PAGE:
The Chicago City Council has approved $35 million dollars to pilot a universal basic income program in one of the largest efforts of its kind in the nation.
The newly approved budget will give $500 each month to 5,000 low-income families under the program promoted by Democrat Mayor Lori Lightfoot.
“I am beyond excited to announce the passage of the most progressive and forward-looking budget in our city’s history,” Lightfoot said in a statement.
“As we move away from the pandemic, we must use this opportunity and once-in-a-lifetime funding to address the economic and emotional pain it has wreaked on our communities. This budget, complete with a historic number of investments and policy prescriptions, will meet this moment and help us fulfill our responsibility to uplifting and empowering our residents,” the mayor added.
Local civic leaders hailed the program’s passing as an effort that will “change and save lives.”
“The $500 monthly payments to 5,000 Chicagoans included in this budget will change and save lives,” Richard Wallace, founder and director of Equity and Transformation, said in a statement Thursday.
“A Chicago guaranteed income pilot offers a tangible step toward a more equitable city. It is Lincoln Park saying to West Garfield Park: I see you; I see the high rates of unemployment; I see the income gap; and I am going to do something about it,” he added.
Former Mayor Karen Freeman-Wilson added her support last month in the effort leading to the program’s approval.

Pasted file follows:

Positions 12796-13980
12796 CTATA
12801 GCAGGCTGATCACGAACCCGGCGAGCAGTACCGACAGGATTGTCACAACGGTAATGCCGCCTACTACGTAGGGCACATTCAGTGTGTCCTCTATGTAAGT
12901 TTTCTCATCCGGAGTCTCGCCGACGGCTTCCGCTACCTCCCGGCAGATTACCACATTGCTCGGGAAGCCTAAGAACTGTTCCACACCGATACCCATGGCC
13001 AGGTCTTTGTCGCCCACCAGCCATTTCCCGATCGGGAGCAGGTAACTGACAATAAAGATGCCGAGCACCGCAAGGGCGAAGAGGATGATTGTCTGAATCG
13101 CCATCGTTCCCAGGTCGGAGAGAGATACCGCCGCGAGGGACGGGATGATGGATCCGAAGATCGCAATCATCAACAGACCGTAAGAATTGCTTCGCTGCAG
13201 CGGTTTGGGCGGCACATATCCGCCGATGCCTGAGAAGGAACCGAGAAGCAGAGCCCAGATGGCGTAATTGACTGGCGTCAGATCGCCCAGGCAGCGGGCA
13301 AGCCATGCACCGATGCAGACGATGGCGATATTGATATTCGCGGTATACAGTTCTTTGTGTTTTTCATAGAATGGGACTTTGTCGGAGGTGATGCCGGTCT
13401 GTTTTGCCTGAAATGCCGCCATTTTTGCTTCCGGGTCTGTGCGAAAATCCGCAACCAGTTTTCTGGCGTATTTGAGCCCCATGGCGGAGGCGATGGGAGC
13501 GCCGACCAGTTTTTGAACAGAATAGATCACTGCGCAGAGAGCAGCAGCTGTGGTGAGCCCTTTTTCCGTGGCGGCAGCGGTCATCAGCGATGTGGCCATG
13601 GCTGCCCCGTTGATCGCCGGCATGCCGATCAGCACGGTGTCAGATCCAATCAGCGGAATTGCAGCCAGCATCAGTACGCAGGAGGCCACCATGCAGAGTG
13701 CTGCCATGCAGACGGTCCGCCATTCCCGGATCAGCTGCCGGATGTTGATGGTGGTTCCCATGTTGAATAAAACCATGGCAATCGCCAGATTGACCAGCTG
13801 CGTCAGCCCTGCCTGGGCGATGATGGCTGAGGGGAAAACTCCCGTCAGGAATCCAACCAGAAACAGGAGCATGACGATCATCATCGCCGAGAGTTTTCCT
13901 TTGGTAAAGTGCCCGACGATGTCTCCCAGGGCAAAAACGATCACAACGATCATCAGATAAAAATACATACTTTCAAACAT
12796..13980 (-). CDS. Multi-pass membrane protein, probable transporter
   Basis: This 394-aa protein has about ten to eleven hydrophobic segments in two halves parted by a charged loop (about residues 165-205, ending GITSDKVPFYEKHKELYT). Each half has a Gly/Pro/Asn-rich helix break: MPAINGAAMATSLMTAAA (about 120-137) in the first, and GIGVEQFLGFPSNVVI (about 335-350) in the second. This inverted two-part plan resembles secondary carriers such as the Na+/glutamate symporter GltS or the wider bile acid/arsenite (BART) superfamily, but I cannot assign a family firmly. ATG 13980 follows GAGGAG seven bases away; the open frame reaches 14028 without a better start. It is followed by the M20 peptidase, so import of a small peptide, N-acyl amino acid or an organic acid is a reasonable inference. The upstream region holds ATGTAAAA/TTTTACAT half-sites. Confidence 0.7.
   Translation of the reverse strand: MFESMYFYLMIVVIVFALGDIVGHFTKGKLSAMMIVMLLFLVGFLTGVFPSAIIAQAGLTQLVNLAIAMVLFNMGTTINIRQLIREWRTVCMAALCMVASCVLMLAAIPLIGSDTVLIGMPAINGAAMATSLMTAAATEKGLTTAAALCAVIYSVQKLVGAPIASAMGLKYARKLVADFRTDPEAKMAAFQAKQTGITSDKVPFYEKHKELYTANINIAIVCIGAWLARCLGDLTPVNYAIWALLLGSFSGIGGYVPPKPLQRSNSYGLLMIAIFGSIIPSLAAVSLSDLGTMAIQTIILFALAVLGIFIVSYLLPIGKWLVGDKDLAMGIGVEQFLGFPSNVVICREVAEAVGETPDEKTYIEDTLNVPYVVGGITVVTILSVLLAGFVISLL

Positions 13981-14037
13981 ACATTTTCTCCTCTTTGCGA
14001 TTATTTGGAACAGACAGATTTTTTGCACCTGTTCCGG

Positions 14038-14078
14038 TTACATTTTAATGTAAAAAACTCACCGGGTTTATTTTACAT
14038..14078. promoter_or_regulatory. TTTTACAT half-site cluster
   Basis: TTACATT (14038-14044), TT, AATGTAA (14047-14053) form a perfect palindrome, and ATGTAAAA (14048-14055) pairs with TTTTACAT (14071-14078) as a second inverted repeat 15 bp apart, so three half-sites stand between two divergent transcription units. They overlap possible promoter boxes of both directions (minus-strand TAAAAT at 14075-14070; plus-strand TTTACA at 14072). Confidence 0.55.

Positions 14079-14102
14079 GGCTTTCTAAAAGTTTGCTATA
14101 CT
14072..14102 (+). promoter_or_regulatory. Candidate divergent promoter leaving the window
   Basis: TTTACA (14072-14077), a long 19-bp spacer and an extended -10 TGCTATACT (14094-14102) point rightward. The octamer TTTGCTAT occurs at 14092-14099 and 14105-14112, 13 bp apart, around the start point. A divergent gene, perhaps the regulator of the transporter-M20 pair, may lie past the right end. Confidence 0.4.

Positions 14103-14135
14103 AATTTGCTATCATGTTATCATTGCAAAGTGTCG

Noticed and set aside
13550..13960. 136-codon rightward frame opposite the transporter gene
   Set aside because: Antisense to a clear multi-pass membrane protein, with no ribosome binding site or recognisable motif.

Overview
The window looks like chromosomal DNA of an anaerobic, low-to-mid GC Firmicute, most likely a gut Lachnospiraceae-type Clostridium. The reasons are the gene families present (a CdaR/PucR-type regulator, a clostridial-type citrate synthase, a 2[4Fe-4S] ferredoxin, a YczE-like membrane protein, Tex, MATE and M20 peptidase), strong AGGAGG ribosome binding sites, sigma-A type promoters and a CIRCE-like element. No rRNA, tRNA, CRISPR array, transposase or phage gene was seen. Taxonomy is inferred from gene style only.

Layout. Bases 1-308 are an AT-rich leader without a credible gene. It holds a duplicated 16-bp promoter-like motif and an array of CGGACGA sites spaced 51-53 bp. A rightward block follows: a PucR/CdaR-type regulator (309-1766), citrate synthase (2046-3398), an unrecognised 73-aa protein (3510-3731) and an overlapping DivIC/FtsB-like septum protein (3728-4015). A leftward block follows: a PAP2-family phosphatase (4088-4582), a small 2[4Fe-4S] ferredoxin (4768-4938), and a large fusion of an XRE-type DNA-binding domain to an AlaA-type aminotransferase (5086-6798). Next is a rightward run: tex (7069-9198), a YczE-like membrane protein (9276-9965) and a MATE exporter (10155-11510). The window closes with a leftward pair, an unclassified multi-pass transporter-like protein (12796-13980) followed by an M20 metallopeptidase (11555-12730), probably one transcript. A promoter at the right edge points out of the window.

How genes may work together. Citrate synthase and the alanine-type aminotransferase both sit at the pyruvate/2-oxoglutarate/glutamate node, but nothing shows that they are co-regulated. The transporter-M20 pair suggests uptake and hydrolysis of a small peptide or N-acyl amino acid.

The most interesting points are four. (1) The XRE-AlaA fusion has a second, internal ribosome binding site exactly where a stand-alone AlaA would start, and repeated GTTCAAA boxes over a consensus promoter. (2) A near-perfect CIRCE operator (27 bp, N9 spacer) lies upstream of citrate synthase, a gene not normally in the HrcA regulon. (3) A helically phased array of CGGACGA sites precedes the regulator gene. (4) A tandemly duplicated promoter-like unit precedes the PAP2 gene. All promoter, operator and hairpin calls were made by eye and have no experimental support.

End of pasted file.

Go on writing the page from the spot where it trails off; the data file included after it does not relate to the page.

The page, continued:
“As a former Mayor, I know budgets are never easy, and striking the right balance is always the goal. This budget begins that process, with its substantial investments in youth, mental health, community development, arts, and other human service functions,” Freeman said in a statement.
“At the same time this budget acknowledges that city debt and public safety cannot be ignored. I commend Mayor Lightfoot for the strides in this budget proposal and look forward to a participatory process that addresses challenges like universal basic income, continued small business investment and reimagining public safety,” she added.
But not everyone approves of the new basic income program. Some are concerned the no-strings-attached approach has no method to help people beyond a temporary fix.
Bruce Meyer, the McCormick Foundation Professor at the University of Chicago, told local WTTW-TV earlier this year that the blanket program doesn’t really help long-term.
“It just sends people checks, whereas what you really need given the diversity of problems people face, is a social worker to figure out what people really need, and to get them to job training or to child care or drug treatment or in the end you may say for certain people, just cash is really what they need,” Meyer said.
“If you don’t have someone interacting with individuals, then you don’t get the right things to people,” he added.
Michael Faulkender, who served as an assistant treasury secretary for economic policy during the Trump administration, also told The Washington Post the plan could continue to hurt the city’s job shortage.
“There are still millions of low-skilled jobs out there, and you have small business owners who can’t find workers to join their companies,” said Faulkender, who teaches finance at the University of Maryland. Proposals like the one in Chicago feed the “process of reducing the willingness of people to participate in the workforce,” he said.
Chicago Southwest Side Alderman Raymond Lopez also pushed back against the plan. “Listening to some of the speeches today, I feel like Christmas has come early,” he said, calling the budget “grossly out of balance” in remarks at the budget meeting.